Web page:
Humans tend to overcomplicate things when it comes to behavior change, optimal performance, et cetera.
Performance can be boiled down to three simple steps called the Success Loop.
Today’s lesson will focus on Reflection…
Everyone knows they should do it, but the majority of coaches and athletes skip this crucial step in the Success Loop.
Whether you’re a coach, athlete, or parent of an athlete, ask yourself these questions:
- How much time goes into preparing for competition?
- How much time goes into actually competing?
- How much time is invested in reflecting on that performance?
Most coaches and athletes will tell you—if they are being honest—the majority of their time is spent:
It’s safe to say that most skip the reflection component.
Why Does It Hurt You?
The problem is reflection is where most of the growth happens. Reflection is where most of the learning happens. Reflection is where you get to extract the DNA from that performance and improve your preparation moving forward.
Reflection will yield the most success.
Successful performers reflect after every performance.
Kobe Bryant did it after each game.
In a podcast with Lewis Howes he shared his process:
Lewis Howes: “Kobe, what does losing feel like to you?”
Kobe Bryant: “Oh, it’s exciting.”
Lewis Howes: Why is it exciting?
Kobe Bryant: “Because it means you have different ways to get better. There’s certain things that you can figure out, that you can take advantage of. Certain weaknesses that were exposed that you need to shore up. It was exciting. I mean, it sucks to lose. But at the same time, there are answers there.”
Lewis Howes: “Well, you probably learn more from losing than from winning.”
Kobe Bryant “Well, no, there’s answers there in both. You just have to go looking for them.”
One of the best pitchers in baseball, Corbin Burnes of the Milwaukee Brewers, keeps a performance journal. Here’s an excerpt from one of his interviews:
Going down that road a little further, I know that you’ve employed the help of a sports psychologist as so many successful big leaguers have. And one of the things that person advocated for you was to keep a journal, and I guess that’s something that you’re still doing to this day.
Yep, I still got it. They had me bring it out to show you guys, but that’s my pitching secrets journal there. It’s just a log of daily routines, start days, just how I break down starts. It’s got some scattering report stuff in there, mechanical cues. For me, it’s like an all-in-one journal, but it’s mostly for the mental side of it. Just things I’m doing well, things I want to work on, breaking down starts, that kind of thing.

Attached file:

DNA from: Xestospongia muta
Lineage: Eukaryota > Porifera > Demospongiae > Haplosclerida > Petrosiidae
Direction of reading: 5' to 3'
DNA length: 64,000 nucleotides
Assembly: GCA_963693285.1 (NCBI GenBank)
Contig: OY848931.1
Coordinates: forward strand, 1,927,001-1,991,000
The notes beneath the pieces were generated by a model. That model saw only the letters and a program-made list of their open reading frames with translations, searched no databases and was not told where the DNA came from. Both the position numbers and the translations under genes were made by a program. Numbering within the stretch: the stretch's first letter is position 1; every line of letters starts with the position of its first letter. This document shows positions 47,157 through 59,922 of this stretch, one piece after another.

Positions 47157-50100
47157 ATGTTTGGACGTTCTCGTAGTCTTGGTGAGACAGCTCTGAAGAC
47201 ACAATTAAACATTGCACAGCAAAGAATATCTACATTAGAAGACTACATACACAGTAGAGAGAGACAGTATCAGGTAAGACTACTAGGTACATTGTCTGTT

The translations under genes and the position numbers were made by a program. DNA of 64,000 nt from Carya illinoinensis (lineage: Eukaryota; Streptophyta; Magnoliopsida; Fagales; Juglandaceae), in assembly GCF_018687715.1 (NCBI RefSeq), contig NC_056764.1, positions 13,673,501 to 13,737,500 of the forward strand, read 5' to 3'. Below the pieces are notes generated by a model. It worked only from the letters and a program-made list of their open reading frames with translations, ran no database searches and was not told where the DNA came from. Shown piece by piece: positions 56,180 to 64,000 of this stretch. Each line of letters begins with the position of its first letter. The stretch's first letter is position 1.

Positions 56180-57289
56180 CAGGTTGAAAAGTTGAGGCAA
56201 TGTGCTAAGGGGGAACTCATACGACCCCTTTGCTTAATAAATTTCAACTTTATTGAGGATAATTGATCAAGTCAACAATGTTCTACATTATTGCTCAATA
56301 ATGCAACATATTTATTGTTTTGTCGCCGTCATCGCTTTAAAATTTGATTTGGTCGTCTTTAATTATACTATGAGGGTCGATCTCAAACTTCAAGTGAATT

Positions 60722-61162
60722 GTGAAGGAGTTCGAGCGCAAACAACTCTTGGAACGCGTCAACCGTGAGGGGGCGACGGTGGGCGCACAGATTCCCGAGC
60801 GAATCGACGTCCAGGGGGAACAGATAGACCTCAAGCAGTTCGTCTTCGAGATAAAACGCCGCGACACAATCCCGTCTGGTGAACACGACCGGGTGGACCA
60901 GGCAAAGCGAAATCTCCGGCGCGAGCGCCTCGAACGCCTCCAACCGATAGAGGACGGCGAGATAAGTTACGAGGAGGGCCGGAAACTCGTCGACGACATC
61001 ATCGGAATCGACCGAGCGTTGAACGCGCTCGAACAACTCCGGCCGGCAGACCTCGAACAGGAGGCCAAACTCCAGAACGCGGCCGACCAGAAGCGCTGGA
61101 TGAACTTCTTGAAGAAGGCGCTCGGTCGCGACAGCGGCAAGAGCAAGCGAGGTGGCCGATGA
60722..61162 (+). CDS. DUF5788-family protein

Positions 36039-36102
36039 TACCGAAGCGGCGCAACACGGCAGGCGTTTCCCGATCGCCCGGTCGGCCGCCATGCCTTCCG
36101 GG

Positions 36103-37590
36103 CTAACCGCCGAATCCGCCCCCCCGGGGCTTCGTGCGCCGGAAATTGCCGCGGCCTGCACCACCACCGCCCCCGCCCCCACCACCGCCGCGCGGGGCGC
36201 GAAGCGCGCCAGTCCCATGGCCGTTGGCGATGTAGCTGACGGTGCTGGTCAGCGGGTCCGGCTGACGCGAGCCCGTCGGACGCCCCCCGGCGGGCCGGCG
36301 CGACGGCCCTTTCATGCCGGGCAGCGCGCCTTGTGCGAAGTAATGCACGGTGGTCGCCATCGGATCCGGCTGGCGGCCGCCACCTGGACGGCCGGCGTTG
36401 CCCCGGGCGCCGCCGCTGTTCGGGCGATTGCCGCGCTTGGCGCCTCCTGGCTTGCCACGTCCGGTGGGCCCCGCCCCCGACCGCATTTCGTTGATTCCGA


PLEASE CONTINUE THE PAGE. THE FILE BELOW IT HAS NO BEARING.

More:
After your start in St. Louis tomorrow, how soon after you come out of the ballgame in the ninth, how soon will you make your entry into the journal?
Usually when I’m done, there’s a few notes. But yeah, most of the notes happen the next day when I’m breaking down film and starting to plan the work week leading into the next start.
If Kobe Bryant kept a journal and Corbin Burnes keeps a journal, shouldn’t you?
After each competition – no matter the outcome, I have my clients reflect on their performance in a journal.
If that’s not enough education to inspire you to keep a performance journal… you need to watch this video about Chicago Cubs pitcher Jameson Taillon and listen to the announcers take you on a deep dive into his journaling process. His journaling process is EXACTLY what I would suggest you do to get started and it’s EXACLY what I outline below in this article and cover in a “Journaling Mini-Seminar” I did on The Mental Performance Daily Podcast.
Whether you win or lose, there’s much to learn from each performance. The process is always more important than the outcome.
That process includes reflection which is extracting the learning in order to get better.
You have to ask yourself what did I do well, what do I think I can do better and how am I going to do it?
That is the first step that you’re going to take in your performance journaling. After a practice or a competition, sit with the journal and write down: what did I do well, what do I think I can do better? And how am I going to go about getting better?
You don’t need anything fancy. A regular notebook will be just fine.
Open up to the first page and write out well, better, how.
Well, Better, How:
The thing I love about, well, better how after a practice or a competition is that you have to start with looking at what you did well.
Most athletes when they reflect only think about what they have to do better – especially with their mechanics? They’ll ask – what didn’t go my way?
This is good to look at because when a weakness is revealed, you want to improve upon it.
But, it’s best to start with your wins. What did I do well? What can I do better? How am I going to do it?
If that’s literally all you did with your performance journal, then you’ve set yourself up for the next day where you’ll open up the journal and there it is – looking at you – well, better, how.
That allows you to then take your mindset and connect it from what you did yesterday into today.
Why This Works:
For one, it takes the guesswork out of what to focus on at practice. But for a lot of the coaches and athletes I work with it helps them with one of their biggest challenges.
Refocusing back on the other aspects of their life.